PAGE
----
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Tagged: Opportunity

A new year, a new you

January 8th, 2018

The new year is a time to start over for many people, which makes January the perfect opportunity to make productive changes in your life.  Gym memberships are at an all time high right now and many people use the new year to adjust eating habits and kick their workouts into high gear.  Aside from that aspect of getting fit, I am here to offer you some resolutions that will whip this academic year into shape!

The article we link you to today is written for college students, but applies to high school and boarding school students as well.  Writer Kelci Lynn Lucier’s ideas are inspiring and achievable, which makes this piece especially useful to all.  Here is to making 2018 your best academic year yet!

Published December 17, 2017

Written by:  Kelci Lynn Lucier (for Thoughtco.com)

While New Year’s Eve often brings a party, the new year itself often brings great hopes for change and growth. If you’re a college student, the new year presents the perfect time to set some resolutions that can help make your academic year more positive, productive, and enjoyable.

Good New Year’s resolutions, of course, are not just those that address the things in your life you’d like to change or improve upon; they also are realistic enough that you’re more likely than not to stick with them.

Read more at ThoughtCo >>

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Advice from a mediocre student

November 27th, 2017

“Twenty years from now, you will be more disappointed by the things you didn’t do than by the ones you did do.”  This famous quote from Mark Twain had me thinking about the population I work with.  High school and college students are at an age where small choices can have a major impact on their future.  Choosing the right school, participating in class discussions, and building relationships with teachers and professors ultimately lead you to what lies ahead.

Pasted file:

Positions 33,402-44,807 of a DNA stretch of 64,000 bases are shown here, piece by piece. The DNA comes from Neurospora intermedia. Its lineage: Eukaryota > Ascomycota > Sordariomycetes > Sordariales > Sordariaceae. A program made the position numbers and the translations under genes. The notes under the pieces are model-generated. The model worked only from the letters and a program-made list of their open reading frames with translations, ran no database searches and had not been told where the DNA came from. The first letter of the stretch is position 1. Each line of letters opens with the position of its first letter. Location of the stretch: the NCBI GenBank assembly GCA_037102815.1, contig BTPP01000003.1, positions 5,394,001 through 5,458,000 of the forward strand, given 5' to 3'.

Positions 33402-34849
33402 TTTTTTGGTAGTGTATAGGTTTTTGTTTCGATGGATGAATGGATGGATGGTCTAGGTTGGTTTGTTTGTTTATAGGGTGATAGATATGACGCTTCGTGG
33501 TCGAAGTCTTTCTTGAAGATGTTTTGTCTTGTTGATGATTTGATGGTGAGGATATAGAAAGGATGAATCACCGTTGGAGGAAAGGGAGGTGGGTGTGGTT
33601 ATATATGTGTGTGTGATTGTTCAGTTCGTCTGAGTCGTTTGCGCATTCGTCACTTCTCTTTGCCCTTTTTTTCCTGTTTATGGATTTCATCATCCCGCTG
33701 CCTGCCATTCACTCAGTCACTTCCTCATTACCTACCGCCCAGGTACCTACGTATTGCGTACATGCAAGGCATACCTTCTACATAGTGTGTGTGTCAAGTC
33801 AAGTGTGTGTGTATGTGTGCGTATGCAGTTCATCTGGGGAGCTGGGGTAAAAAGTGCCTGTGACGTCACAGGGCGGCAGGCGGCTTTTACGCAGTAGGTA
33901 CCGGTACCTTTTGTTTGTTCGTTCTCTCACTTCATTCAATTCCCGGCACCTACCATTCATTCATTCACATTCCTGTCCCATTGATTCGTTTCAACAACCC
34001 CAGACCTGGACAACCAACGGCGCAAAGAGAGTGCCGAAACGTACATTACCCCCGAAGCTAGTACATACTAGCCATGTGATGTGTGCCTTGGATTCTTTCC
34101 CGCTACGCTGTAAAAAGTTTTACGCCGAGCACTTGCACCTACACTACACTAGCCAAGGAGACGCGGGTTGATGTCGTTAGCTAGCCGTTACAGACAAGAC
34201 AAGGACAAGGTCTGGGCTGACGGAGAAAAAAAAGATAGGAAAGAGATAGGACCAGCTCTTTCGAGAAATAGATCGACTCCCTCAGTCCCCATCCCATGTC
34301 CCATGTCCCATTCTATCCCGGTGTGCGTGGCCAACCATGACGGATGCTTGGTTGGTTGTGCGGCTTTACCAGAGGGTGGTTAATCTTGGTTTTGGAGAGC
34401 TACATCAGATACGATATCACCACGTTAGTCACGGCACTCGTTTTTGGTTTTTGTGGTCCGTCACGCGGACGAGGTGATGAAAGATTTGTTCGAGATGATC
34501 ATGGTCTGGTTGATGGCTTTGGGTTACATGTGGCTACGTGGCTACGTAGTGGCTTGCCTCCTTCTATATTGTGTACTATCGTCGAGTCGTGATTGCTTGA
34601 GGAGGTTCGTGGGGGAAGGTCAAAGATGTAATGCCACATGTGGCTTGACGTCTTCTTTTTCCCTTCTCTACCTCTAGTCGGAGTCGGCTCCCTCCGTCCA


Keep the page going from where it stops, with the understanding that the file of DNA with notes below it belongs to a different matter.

In today’s article, Susan Shapiro shares some of her regrets as she relives life as a mediocre college student.  In her honest and very telling piece she discusses things she missed out on due to some of her poor choices.  Much of her advice could also be applied to high school students as they wind down their first semester to maximize their success. This article, we think, is relevant to all.

Article below referenced from New York Times

I taught my first class at Columbia University’s M.F.A. program this month, and even though I’ve been teaching college writing since 1993, I initially felt a little intimidated by the school’s regal campus. That, and regretful.

I enjoyed going to college at the University of Michigan, an hour from home, but my secret humiliation is: I was the type of mediocre student I now disdain. As a freshman, I cared about my friends, my boyfriend and my poetry. Or, I cared about what my boyfriend thought of my friends, what my friends thought of him, and what they thought of my poetry about him. Here’s what I wish I’d known and done differently:

Read more at New York Times >>

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Changing the world one start-up at a time

August 21st, 2017

Have you ever had a great idea for a business that you thought could really make a change?  Starting a business is not easy and for that reason most great ideas remain dormant.  It takes time, resources/money and courage to start up something new, and sometimes it is hard to take that leap of faith and believe that you can make something of your idea.